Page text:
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Category: Equine Health

MDA’s Official Report on Montgomery County EHV1 Case

From the Maryland Department of Agriculture ANNAPOLIS, MD (Sept. 24, 2018) – On September 21, the Maryland Department of Agriculture’s Animal Health program confirmed a positive test for Equine Herpesvirus Myeloencephalopathy (EHM) in a 12-year-old warmblood gelding stabled at a private farm in Montgomery County. The neurological horse was seen earlier that day at a private veterinary clinic in Loudoun County, Virginia, and was treated as an outpatient before returning home. The Montgomery County farm has been placed on an investigatory hold effective September 21. There are 18 horses on the farm in three barns. The positive gelding is isolated from all horses on the farm. The positive gelding was previously housed with four horses in one barn. The other two barns are more than 30 feet away from the exposed barn. Strict isolation and biosecurity protocols are in place at the exposed barn with body temperatures taken twice daily. There will be no movement on or off the farm. The attending veterinarians administered to this farm will be notified of the hold order and apprised of the procedures taken to control the spread of EHV-1/EHM. Possible links to the positive gelding are actively being investigated. Owners are cautioned to monitor horses at their premises carefully, and should contact their private veterinarians to arrange for Equine Herpesvirus testing if a horse exhibits significant temperature elevations or neurologic signs. Veterinarians are required...

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EHV-1 Confirmed in Montgomery County

The Maryland Department of Agriculture placed a hold order on private farm in Montgomery County where one horse tested positive for Equine Herpesvirus (EHV-1) on Friday, September 21. The gelding was being treated as an outpatient at Spurlock Equine Associates in Virginia before returning to its Maryland home that day. The gelding has since been isolated from all horses on the farm and is undergoing treatment. Dr. Michael Radebaugh of MDA told The Equiery this morning that out of the 18 horses that are stabled at the Montgomery County farm, only the one horse has tested positive. There are three barns on the property and the other four horses that were exposed to the positive horse are quarantined in their own barn with temperatures being taken and logged with MDA twice a day. “The other horses on the property are in barns that are more than 30 feet away,” Dr. Radebaugh stated. “They too can not leave the property and no new horses can come onto the property either.” In accordance with EHV-1 protocols set at the national level, the hold order will last 21 days after the last horse has tested positive. Dr. Radebaugh and his team have already started notifying other barns where the positive horse had recently traveled. “He had been stabled at another farm in Virginia recently and that farm owner has placed her facility...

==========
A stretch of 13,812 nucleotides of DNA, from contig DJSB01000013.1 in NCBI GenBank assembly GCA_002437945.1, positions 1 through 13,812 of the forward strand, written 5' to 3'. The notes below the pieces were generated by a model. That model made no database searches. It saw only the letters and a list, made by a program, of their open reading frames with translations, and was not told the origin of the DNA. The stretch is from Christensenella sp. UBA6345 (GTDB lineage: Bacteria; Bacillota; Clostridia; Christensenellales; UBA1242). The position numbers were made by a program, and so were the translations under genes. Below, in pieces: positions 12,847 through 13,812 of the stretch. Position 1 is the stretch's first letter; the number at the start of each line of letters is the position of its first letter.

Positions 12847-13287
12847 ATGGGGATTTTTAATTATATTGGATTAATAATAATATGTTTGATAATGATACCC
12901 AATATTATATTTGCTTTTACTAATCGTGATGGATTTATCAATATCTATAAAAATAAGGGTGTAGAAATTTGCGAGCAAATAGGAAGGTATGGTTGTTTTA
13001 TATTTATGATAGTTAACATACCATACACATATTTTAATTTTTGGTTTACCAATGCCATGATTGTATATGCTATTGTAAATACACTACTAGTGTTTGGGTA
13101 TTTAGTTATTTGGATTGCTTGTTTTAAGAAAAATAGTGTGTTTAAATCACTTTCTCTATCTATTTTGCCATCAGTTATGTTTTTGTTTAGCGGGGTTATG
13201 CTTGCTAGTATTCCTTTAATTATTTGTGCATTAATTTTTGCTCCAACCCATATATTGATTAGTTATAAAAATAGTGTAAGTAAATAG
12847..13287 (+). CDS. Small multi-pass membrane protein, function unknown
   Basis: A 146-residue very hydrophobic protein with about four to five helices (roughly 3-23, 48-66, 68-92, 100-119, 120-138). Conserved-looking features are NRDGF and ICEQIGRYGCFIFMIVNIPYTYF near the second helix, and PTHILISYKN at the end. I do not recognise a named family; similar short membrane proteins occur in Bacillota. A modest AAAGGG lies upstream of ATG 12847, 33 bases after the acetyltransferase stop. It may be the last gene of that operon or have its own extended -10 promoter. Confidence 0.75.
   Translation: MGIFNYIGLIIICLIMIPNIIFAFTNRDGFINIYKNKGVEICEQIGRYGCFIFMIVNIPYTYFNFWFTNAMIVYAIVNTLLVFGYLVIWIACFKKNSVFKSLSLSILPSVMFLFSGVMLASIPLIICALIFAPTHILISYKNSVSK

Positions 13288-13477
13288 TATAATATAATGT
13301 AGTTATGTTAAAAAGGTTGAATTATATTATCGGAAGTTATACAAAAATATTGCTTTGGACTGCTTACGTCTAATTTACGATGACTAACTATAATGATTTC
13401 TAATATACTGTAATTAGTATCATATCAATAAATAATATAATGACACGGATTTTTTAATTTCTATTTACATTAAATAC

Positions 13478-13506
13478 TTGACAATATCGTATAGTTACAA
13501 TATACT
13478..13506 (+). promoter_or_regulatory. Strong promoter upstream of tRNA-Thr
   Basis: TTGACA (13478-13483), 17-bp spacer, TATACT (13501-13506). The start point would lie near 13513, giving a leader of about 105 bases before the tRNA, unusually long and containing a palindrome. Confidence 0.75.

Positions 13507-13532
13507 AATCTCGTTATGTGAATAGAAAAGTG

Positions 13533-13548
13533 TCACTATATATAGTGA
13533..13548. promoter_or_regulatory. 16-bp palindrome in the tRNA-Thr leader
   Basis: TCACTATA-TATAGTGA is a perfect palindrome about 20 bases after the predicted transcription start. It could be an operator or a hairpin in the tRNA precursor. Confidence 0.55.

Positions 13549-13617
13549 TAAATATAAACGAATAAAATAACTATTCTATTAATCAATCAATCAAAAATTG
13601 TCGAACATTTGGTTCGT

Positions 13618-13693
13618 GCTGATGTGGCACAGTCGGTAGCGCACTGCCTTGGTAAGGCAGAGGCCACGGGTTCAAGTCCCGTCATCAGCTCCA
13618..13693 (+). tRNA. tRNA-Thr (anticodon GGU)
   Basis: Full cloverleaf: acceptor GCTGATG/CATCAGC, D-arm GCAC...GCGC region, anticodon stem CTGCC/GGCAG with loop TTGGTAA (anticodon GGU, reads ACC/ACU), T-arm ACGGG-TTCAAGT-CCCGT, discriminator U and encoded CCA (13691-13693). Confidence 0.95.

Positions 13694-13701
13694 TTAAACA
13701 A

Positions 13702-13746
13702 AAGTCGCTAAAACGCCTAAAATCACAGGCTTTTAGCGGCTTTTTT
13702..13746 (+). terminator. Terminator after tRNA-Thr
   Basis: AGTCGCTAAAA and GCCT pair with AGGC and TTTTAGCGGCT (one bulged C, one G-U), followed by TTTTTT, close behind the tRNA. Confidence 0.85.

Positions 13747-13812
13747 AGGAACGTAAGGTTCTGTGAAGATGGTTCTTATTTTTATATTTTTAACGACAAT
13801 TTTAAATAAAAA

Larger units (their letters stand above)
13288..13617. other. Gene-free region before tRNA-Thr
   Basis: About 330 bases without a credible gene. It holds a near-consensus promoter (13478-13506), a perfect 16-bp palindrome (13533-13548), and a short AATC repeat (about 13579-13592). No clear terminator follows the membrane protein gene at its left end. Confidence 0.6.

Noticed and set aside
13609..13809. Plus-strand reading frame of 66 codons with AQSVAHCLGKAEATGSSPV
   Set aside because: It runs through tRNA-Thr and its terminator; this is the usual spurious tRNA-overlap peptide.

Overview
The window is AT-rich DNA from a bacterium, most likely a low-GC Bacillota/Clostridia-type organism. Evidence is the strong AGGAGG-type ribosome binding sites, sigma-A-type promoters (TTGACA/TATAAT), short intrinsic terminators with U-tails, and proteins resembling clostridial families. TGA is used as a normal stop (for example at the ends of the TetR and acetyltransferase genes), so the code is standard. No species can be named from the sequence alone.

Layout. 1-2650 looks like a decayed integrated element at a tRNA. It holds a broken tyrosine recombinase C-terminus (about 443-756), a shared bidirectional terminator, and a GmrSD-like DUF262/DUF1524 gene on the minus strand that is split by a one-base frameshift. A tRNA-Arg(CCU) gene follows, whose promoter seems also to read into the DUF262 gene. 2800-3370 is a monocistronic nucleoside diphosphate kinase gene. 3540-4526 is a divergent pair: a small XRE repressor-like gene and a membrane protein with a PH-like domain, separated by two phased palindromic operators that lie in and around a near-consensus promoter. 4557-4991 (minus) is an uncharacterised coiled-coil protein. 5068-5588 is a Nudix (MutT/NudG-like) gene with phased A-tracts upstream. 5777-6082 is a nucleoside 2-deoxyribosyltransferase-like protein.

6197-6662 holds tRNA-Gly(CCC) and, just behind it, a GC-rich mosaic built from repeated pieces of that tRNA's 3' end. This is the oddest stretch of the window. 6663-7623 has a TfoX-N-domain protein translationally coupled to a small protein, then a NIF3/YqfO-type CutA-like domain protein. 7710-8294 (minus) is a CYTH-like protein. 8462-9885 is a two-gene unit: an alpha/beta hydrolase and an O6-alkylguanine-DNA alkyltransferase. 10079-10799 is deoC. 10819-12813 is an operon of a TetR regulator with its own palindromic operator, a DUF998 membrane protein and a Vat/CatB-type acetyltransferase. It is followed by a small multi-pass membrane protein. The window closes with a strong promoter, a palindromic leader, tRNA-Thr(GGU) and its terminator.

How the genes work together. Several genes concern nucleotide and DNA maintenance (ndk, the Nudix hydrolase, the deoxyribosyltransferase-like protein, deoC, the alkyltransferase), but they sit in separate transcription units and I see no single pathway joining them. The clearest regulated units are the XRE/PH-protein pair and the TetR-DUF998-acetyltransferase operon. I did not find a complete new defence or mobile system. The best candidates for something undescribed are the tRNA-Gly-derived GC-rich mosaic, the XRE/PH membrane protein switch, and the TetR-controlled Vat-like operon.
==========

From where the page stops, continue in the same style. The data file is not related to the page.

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EIA Quarantine Lifted

According to Maryland State Veterinarian Dr. Michael Radebaugh, the quarantine of the Montgomery County Farm due to a case of Equine Infectious Anemia has been lifted as of Friday, September 14. “No other horses on the property have tested positive for EIA since the 60-day hold order was first put in place, so it is now business as usual,” Dr. Radebaugh stated. He added that 271 horses have been tested in Maryland and Virginia during the investigation and no other horses have tested positive for EIA. “We still have some loose ends to tie up and a few more horses to test but everything is fine,” he said. One horse at the Montgomery County Farm tested positive for EIA on July 9, which was the start of the mandatory hold order. To read the full story of this case, click here: http://equiery.com/montgomery-co-horse-tests-positive-for-equine-infectious-anemia/...

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Diagnostic Imaging – Which One Is Best? – Marion DuPont Scott Equine Medical Center